Lisbon’s historic district of Belém lies on the banks of the River Tejo to the west of the city centre. It’s famous as the departure point for explorers in the 15th century who left with their ships to discover the uncharted world. These adventurers helped to establish the spice trade and brought great wealth to Belém on their return.
The best way to see Belém is on foot. This three-hour walking tour passes all of Belém’s best spots including the parks, museums, and sights.
Getting to Belém
Reaching Belém is easy. Head down to the Praça do Comércio and jump on board one of the many trams which follow the river west. The journey takes ten minutes or so and passes the 25th April bridge. Jump off at the stop marked Belém. Alternatively, if the day is pleasant and you have time on your hands, take the hour-long walk along the riverfront.
National Coach Museum
You’ll disembark the tram near the Afonso de Albuquerque gardens. To the right of the park is the National Coach Museum. It houses a staggeringly large collection of horse drawn carriages spanning the 16th to 19th century.
More info: museudoscoches.pt
Afonso de Albuquerque Gardens
One can easily while away an hour in these beautiful gardens dedicated to Afonso de Albuquerque, a 16th century explorer who helped establish the spice trades and Portuguese Asian empire. There is a monument in the centre of the garden dedicated to him.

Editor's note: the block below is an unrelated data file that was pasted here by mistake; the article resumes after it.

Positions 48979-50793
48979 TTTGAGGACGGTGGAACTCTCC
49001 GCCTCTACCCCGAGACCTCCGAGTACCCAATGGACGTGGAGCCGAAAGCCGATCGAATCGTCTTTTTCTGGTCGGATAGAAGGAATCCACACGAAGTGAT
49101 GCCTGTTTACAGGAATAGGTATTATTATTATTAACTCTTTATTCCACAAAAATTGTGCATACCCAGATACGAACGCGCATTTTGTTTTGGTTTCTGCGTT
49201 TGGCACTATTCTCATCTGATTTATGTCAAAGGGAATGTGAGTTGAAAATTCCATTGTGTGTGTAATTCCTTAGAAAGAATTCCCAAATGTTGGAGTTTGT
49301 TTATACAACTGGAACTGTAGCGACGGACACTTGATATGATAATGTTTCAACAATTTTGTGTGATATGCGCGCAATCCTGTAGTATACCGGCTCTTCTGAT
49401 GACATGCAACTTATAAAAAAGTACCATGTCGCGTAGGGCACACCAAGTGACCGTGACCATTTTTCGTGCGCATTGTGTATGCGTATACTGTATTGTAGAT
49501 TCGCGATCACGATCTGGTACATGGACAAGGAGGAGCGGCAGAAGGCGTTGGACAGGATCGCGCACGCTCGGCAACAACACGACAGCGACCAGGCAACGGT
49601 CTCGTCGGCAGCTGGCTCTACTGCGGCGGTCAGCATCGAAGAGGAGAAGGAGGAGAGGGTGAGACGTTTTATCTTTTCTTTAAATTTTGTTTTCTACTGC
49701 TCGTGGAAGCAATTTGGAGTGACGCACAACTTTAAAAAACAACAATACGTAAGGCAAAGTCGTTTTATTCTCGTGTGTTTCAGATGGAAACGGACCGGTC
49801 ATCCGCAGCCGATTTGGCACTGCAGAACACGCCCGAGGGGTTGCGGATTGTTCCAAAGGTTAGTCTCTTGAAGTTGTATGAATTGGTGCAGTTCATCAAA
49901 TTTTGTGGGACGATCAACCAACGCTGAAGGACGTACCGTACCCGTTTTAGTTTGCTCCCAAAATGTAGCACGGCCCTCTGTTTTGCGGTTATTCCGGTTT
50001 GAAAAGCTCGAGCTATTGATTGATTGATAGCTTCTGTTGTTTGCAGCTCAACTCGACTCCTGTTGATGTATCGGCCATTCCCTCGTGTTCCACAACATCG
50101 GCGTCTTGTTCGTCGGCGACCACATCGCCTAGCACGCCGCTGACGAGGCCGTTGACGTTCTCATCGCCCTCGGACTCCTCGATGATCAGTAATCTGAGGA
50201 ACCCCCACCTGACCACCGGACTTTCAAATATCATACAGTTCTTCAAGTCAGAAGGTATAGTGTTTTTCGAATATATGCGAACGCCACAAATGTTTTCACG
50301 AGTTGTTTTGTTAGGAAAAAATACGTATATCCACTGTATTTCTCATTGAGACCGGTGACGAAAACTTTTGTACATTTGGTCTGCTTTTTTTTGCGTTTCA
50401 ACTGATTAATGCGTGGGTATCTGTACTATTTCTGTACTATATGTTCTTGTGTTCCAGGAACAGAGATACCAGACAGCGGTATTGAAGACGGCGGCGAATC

Palacio Nacional Belem
On the other side of the park is the Palacio Nacional Belém, the official residence of Portugal’s president. The large pink building is hidden behind the palace’s walls, but it’s open to visitors at the weekend. Between Tuesday and Sunday, the Museu da Presidência da Republica which flanks the palace’s main gates, is open and well worth a visit.
More info: presidencia.pt
Cross back over the park to the waterfront and follow the Tejo Estuary west to the Discoveries Monument. Be sure to look back east from the waterfront for excellent views over the 25th Of April suspension Bridge and Christ statue on the other side of the river. Situated on the spot of the old harbour, the monument celebrates the bravery of the explorers who left Belém to discover the world. A map laid down on the ground in front of the monument displays many of the explorers’ voyages.
More info: padraodosdescobrimentos.pt
Another few hundred metres west along the waterfront is the historic Belém Tower (also called the Tower of St. Vincent). This 30-metre high 16th century structure is a fine example of Portuguese Manueline style. The outside is beautiful, but be sure to go inside to view the arched stonework and balconies from which wonderful views of the Tejo can be admired.
More info: torrebelem.pt
Cross over the Jardim da Torre de Belém to the footbridge that crosses the main road. Continue north through the small streets and turn right onto Rua Bartolomeu Dias. A ten-minute walk will bring you to the Jeronimos Monastery. Created from wealth made on the back of the spice trade, the monastery is one of the best examples of Portuguese late gothic style. Construction started in 1501 and took a hundred years to complete using taxed money from the African and Orient spice trade.
More info: mosteirojeronimos.pt
Pastéis de Belém
Continue down Rua Belém for 50 metres or so to the Pastéis de Belém café. You can’t miss it for the hordes of tourists that congregate outside, and for good reason. Portugal does the best custard tarts in the world, and there is no better place to try them than this historic tile clad café. Best eaten straight out of the oven, covered in cinnamon, and accompanied by a bica coffee.
More info: pasteisdebelem.pt
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